(1) Sell SOLUTIONS to the problems. After each article about a problem there should be some links to proposed projects to help SOLVE the problem. Interested readers could look over the projects and buy a share, perhaps $10 a pop, and if enough wannabe-helpful donors agree, then the project would get funded, and later evaluated and the results reported on. The sponsor should be a charitable umbrella organization that would make sure each project proposal was complete and a percentage of funded projects would go back to the websites that helped publicize the problem (like Medium).

    (2) Auction my valuable time in LIMITED amounts in exchange for sponsored news. The intermediary (which might be Medium) would have good reason to protect my privacy and personal information in order to protect their involvement, and the companies that are selling goods and services I actually want would get more reliable access to the customers who actually WANT to buy what they’re selling.

    • by AmiMoJo ( 196126 )

      The biggest problem with news reporting is that once news is out there, it's free. If you spend a year doing an in-depth investigation, or even if you just bag an exclusive interview with some interesting person, the moment you publish it every other news outlet repeats the interesting bits and if you are lucky throws in a link to your original post.

      Some companies have managed to turn this into a business. Take Reuters and AP, for example. Other news outlets pay them a subscription to access their stories a

      • The biggest problem with news reporting is that once news is out there, it's free.

        It's only a problem because we allow news gathering and dissemination to be a for-profit enterprise; everything that derives from that will be (and is) tainted by valuing money first, which in turn means that facts aren't the goal, whatever content draws the most eyeballs is the goal.

        • by AmiMoJo ( 196126 )

          I agree, but I'm not sure what the alternative is. Government funded will lead to accusations of those outlets being little more than propaganda, although I suppose the BBC proves that it is possible to be independent and funded by a licence fee.

          Charity perhaps, but then you have the same problem with needing to woo donors instead of advertisers.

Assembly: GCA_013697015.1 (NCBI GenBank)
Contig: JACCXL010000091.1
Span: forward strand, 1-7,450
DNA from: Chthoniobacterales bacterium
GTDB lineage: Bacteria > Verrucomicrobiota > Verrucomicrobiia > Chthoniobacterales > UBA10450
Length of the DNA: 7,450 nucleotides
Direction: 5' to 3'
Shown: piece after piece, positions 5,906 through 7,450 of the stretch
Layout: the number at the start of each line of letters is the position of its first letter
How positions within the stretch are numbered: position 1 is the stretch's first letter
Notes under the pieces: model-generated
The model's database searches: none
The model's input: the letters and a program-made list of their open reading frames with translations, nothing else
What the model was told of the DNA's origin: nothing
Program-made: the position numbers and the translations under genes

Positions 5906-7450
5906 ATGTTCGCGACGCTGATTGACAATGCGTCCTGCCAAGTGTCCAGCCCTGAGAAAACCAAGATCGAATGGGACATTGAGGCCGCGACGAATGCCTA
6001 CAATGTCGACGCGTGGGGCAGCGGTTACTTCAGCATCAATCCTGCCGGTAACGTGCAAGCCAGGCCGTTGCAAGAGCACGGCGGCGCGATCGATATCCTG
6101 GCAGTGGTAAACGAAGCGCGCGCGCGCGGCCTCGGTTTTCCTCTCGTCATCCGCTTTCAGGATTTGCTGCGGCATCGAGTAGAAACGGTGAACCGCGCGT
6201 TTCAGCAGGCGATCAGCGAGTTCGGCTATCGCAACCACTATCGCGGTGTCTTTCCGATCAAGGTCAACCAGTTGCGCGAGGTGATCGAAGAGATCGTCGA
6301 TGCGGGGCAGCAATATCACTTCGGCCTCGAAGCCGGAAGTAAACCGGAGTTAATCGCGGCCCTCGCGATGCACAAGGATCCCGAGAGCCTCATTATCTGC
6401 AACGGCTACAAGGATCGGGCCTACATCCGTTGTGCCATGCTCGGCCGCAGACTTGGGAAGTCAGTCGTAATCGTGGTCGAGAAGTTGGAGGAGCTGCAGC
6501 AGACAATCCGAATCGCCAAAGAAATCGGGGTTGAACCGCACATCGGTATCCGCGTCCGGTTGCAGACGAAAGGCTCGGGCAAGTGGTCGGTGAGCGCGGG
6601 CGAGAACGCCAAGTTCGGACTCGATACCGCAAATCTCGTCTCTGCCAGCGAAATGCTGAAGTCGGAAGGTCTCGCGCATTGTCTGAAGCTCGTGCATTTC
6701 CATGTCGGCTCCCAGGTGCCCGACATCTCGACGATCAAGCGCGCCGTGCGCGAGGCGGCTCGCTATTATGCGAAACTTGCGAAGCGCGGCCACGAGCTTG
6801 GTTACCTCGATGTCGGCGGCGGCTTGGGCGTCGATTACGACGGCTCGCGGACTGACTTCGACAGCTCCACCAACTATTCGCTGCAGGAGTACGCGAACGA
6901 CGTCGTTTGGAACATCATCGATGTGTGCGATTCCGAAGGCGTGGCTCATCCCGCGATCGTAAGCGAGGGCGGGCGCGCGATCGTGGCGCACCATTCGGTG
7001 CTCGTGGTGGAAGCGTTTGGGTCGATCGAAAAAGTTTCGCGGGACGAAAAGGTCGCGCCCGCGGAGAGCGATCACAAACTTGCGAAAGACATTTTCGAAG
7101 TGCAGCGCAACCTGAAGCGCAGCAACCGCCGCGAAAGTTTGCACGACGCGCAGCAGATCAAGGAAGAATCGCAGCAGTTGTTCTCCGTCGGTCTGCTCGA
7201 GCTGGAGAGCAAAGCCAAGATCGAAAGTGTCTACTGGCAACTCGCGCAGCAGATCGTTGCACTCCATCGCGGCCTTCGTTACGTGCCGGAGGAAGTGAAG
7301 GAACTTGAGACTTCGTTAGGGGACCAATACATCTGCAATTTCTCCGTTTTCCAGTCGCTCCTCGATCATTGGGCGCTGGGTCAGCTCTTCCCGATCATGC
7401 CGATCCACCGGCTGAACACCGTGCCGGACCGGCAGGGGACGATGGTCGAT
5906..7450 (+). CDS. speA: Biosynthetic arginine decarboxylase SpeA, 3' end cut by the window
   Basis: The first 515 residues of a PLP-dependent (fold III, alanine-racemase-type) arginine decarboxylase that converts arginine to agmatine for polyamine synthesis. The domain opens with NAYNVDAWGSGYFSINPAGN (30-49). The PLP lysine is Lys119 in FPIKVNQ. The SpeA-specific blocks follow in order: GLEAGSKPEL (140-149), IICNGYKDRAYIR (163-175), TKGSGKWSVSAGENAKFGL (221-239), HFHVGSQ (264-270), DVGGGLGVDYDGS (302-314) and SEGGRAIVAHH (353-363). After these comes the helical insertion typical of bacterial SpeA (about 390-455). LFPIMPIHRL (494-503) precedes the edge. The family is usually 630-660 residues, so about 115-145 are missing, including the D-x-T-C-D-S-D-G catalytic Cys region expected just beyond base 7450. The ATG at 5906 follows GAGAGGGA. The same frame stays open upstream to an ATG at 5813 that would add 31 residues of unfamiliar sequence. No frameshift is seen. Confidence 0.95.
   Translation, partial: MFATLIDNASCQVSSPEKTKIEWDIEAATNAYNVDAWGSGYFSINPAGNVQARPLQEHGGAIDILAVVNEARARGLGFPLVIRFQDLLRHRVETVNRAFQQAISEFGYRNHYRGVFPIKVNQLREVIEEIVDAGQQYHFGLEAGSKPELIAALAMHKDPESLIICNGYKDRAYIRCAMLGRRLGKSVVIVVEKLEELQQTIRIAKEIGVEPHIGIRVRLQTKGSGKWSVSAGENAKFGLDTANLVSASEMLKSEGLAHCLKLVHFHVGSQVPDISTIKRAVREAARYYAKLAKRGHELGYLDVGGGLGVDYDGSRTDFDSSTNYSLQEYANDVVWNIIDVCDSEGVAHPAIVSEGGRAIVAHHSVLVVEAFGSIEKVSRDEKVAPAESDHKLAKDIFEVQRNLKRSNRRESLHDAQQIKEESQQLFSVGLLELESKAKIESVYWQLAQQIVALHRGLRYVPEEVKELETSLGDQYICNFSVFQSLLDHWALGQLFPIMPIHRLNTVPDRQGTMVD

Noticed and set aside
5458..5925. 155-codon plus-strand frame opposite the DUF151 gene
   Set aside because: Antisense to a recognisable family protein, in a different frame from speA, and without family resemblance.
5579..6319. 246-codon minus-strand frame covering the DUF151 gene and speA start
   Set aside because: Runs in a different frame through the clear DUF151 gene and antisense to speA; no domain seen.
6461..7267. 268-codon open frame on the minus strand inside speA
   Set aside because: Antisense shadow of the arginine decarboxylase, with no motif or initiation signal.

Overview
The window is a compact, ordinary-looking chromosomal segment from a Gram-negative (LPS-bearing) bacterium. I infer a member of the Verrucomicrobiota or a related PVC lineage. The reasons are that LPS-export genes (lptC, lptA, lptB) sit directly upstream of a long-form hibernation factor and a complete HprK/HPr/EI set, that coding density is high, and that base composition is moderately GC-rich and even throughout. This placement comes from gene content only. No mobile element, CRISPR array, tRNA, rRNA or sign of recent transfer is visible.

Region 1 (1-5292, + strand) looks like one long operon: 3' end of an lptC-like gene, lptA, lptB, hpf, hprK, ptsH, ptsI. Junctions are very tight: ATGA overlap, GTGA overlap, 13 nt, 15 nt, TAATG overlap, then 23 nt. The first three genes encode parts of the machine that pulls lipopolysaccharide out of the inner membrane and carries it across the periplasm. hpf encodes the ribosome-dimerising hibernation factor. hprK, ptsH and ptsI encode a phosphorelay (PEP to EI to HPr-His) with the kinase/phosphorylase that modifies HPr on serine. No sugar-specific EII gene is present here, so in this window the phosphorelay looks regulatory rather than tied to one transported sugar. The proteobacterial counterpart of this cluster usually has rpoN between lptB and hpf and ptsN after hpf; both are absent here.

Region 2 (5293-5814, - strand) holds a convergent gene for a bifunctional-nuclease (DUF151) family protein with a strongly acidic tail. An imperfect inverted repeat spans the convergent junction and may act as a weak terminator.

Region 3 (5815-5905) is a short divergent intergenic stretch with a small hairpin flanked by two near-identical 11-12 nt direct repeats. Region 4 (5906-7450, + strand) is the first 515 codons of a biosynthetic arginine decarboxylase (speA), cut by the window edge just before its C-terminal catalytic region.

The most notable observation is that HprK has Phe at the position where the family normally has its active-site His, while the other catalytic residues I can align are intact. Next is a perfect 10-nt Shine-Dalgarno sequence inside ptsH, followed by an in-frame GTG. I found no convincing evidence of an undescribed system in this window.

• by fyngyrz ( 762201 )

            Charity flat out is insufficient to the needs. If it wasn't, we would have no homeless, no one without proper healthcare, no one going hungry, no starving stray animals, no unnecessary suffering in general. There's no truth at all underlying the various absurd claims that charity could replace government redistribution in our society at this point in time. Selfishness is rampant, and highly thought of, in the public mindset; those of us who contribute (and I do, a lot, both money and time) get our ears bent

      • by shanen ( 462549 )

        It sounds like you're referring to the "scoop" problem? There was an extra value in being first because of the delays in publishing or even getting it on a later news problem. That part has basically been crushed out of the system by Internet speeds.

    • I don't think you know what Medium is...this is like suggesting that a paper company is at fault for the failure of a newspaper. Medium is a publishing platform, nothing more. You accuse them of using a "click-bait approach," but there are thousands of sites running on Medium, each with their own approach.
      • Medium is a publishing platform, nothing more.

        That is incorrect. Medium is a publishing platform, but of the many writing efforts it carries, the ones that it pushes absolutely define it as a highly biased site in terms of what people are most likely to see. It is not in any way a level platform for its writers. Spend just a little time considering which articles they push to the front page, and you'll realize this.

        There are plenty of worthy efforts that hit Medium. Very few people ever get to see them, tho

      • by shanen ( 462549 )

        I basically agree with you that I know little about Medium. My fuzzy recollection is that it sounded like a good idea, but when I looked at it, the reality was pretty much click-bait. The advertising links seemed rather weak, and that seems to be confirmed by the financial results of the article.

        I'm suggesting a more general approach to funding better journalism. I've seen a number of minor variations on the old standards, but so far nothing I'd "invest" in.

  • bu-huu, we can't find advertisers that don't want to censor our content... bu-huu
  • Medium is headquartered in SF with offices in NYC and DC? Those three cities are probably all in the "top-15 list of the most expensive office space" cities in the U.S. Is it possible the long list of start-up and "interruption" companies aren't really good stewards of their investor's money? Why not buy/lease office space in places like downtown Gary, Indiana or Glasgow, Montana? The overhead would certainly be a lot cheaper and once they figure out their real business model and start making real money, t
  • The vast majority of articles, videos, and other "content" we all consume on a daily basis is paid for -- directly or indirectly -- by corporations who are funding it in order to advance their goals. And it is measured, amplified, and rewarded based on its ability to do that. Period.

    Ev noted, continuing

    Apparently we suck at this, and those corporate overloards aren't paying us enough to keep the lights on so we will have to find another way.

  • Umm, that's the way it's been for years.... You should have thought of "the way people are paid suck and will kill us down the road" before opening the third office.